TALKING POINTS FOR THE FINANCING PRESS CONFERENCE JANUARY 31, 1990 Today we are announcing the terms of our

regular February quarterly refunding. I will also discuss the Treasury's

financing requirements for the balance of the current calendar quarter and our estimated cash needs for the April-June 1990 quarter. 1 . We are offering $30.0 billion of notes and bonds to

refund $18.1 billion of privately-held notes maturing on February 15 and to raise approximately $11.9 billion of cash. The three securities are:


First, a 3-year note in the amount of $10.0 billion maturing on February 15, 1993. This note is scheduled

to be auctioned on a yield basis on Tuesday, February 6. The minimum denomination will be $5,000.


Second, a lo-year note in the amount of $10.0 billion maturing on February 15, 2000. This note is scheduled

to be auctioned on a yield basis on Wednesday, February 7. The minimum denomination will be $1,000.


Third, a 30-year bond maturing on February 15, 2020, in the amount of $10.0 billion. This bond is scheduled

to be auctioned on a yield basis on Thursday, February 8. The minimum denomination will be $1,000.

We will accept noncompetitive tenders up to $1,000,000 for each of these issues. If the auction of 3-year notes results in


an average yield of 8.25 percent to and including 8.37 percent, the Treasury will reopen the 8-1/4 percent notes of February 15, 1993. 2. For the current January-March quarter, we estimate a

net market borrowing need of $41.6 billion, assuming a $10 billion cash balance at the end of March. We may want to have a

higher balance, depending upon our assessment of cash needs and market conditions at the time. Including this refunding, we will have raised $24.5 billion of the $41.6 billion in marketable borrowing in the January-March quarter. This was accomplished as follows: $2.8 billion of new cash from the 2- and 4-year notes that settled January 2; $3.0 billion of new cash from the 7-year note that settled January 16; $.5 billion of new cash from the 2-year note that settled today; $5.8 billion of new cash in regular weekly bills, including the bills announced yesterday; $0.4 billion of cash in 52-week bills issued January 18; and $11.9 billion of cash from the refunding issues announced today. $17.1 billion to be raised in the rest of the JanuaryMarch quarter could be accomplished through sales of regular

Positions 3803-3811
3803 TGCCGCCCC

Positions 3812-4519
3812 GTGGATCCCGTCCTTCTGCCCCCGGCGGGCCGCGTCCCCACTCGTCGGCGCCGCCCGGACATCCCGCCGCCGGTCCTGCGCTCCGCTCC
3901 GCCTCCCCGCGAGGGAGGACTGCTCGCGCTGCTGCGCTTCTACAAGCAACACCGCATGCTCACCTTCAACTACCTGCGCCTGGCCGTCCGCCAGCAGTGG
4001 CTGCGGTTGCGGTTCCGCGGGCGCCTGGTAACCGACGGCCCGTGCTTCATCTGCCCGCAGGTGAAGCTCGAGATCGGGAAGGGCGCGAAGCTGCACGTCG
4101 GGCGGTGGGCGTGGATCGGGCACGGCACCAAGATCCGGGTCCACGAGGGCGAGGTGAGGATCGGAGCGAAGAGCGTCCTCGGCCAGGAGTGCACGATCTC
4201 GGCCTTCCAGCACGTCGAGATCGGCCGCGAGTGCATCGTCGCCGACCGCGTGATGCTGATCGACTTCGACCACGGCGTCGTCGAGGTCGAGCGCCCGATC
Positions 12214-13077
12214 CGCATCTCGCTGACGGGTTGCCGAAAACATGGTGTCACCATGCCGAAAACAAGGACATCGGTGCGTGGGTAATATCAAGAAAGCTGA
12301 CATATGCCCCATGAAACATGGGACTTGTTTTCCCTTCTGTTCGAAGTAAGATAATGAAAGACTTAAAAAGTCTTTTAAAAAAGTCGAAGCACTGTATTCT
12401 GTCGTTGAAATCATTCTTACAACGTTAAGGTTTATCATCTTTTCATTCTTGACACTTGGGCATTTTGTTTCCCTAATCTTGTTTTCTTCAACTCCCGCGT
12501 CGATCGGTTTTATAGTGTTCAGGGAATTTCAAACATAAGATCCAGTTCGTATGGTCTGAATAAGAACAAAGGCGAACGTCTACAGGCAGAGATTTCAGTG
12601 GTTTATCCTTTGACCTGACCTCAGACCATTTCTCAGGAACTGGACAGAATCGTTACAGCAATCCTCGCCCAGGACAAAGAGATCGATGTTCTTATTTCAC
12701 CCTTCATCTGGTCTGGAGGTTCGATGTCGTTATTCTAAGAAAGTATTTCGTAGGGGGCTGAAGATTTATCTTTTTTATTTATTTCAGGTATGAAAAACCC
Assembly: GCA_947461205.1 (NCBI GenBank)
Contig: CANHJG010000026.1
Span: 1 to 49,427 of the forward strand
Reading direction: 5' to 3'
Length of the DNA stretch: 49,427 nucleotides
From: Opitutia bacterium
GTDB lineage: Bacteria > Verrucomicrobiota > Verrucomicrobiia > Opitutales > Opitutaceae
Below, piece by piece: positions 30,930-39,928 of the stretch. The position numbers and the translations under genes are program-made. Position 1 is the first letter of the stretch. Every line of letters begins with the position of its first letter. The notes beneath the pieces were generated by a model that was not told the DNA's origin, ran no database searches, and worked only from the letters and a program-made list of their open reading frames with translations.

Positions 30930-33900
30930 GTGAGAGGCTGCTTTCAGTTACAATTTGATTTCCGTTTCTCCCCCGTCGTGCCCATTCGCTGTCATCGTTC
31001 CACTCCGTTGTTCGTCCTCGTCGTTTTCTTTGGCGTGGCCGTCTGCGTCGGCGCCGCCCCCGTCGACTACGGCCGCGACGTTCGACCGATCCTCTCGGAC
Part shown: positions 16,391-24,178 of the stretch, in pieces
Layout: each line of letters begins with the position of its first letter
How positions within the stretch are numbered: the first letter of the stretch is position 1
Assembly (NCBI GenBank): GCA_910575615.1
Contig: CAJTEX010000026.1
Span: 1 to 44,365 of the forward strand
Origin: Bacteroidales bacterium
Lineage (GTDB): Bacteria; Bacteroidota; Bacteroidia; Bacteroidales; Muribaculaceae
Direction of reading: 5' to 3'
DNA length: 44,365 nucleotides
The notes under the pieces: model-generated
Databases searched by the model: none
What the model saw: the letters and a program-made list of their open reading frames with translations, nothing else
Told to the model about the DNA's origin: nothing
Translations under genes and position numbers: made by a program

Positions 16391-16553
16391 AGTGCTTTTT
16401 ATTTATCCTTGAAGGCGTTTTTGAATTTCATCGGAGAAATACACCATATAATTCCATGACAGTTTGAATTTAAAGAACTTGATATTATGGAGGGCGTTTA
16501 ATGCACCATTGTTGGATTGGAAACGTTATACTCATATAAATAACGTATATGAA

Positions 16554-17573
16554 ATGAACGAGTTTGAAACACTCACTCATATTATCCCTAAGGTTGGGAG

13-, 26-, and 52-week bills, 2-year notes in February and a 5-


year, 2-month note in early March.

Cash management bills may be

necessary to cover the low points in the cash balance.

We estimate a paydown in a range of $5 to $10 billion

in market borrowing in the April-June 1990 quarter, assuming a

billion cash balance at the end of June.

The Treasury market borrowing estimates that we are

announcing today for the first half of calendar year 1990 do not include any allowance for financing the working capital needs of the Resolution Trust Corporation. Such working capital financing

will be temporary in nature and will carry assets of problem savings and loans at current market value until they can be disposed of by RTC.

A decision has not been made as to the method to fund RTC1s
working capital requirements. The Treasury and the RTC Oversight

Board have indicated to Congress that three options are under consideration. Each of these options would replace the current

financing for the assets that are held by troubled thrifts with funds from an alternate source. Therefore, on balance, there

will be no increase in the total demand for funds in the credit market as a result of the RTC working capital program. One of the three options is borrowing from the Federal Financing Bank, which obtains its funds from the Treasury. Although there would be no net change in the total demand for credit, Treasury's borrowing requirements would increase temporarily if the FFB option were selected.

Neither of the other two options


financing through the

Federal Home Loan Banks and through brokered deposits affect Treasury borrowing requirements directly.

-- would

We expect a

decision to be made on the funding for RTC working capital in mid-February. At that time, we will be in a better position to

identify the impact of RTC working capital on Treasury borrowing requirements.

We expect the financing needs of the Resolution Funding

Corporation to continue to be funded in long-term maturities. REFCORP borrowing finances the losses of problem savings and loans with funds from thrift industry sources and Federal contributions. REFCORP long-term bond sales are tentatively

scheduled for early in the first month of each calendar quarter and will continue until REFCORP uses its remaining $20.5 billion of borrowing authority. Assuming that we stay on a quarterly

schedule, the next REFCORP bond sale tentatively will occur during the week of April 9, the same week as the Treasury 7-year note.

The Treasury notes and bonds announced today will be

eligible for conversion to STRIPS (Separate Trading of Registered Interest and Principal of Securities) and, accordingly, may be divided into separate interest and principal components.